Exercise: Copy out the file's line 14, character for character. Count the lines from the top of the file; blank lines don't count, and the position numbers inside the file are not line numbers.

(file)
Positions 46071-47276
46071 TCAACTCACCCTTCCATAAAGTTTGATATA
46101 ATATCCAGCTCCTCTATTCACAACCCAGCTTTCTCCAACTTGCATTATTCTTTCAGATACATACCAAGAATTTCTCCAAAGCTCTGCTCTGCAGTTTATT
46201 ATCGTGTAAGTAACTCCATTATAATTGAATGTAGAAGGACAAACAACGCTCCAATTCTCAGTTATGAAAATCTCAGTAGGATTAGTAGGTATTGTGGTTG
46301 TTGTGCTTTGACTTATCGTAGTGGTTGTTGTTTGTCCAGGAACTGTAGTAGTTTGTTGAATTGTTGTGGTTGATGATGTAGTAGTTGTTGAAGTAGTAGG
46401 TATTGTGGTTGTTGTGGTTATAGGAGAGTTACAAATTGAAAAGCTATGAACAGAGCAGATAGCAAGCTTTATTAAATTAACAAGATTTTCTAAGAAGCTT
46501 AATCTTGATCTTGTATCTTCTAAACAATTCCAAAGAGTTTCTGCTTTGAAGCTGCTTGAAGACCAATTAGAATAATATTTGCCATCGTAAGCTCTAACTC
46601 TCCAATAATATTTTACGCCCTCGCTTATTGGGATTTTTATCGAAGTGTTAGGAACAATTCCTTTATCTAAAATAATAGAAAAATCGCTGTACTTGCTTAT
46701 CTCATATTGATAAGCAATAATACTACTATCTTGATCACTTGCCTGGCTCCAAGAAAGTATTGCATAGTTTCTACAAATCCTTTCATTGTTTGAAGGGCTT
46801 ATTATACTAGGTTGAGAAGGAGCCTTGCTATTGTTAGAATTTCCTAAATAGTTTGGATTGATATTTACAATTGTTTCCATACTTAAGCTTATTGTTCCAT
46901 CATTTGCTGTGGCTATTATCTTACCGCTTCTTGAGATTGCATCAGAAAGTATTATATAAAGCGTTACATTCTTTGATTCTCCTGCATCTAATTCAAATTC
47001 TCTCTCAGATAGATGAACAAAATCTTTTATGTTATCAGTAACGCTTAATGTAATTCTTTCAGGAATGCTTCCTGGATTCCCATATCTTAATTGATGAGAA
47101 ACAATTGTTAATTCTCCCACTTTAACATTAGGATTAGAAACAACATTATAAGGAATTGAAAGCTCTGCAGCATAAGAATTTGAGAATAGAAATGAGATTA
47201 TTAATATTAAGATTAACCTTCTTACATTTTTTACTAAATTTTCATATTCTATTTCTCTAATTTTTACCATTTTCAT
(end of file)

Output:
47201 TTAATATTAAGATTAACCTTCTTACATTTTTTACTAAATTTTCATATTCTATTTCTCTAATTTTTACCATTTTCAT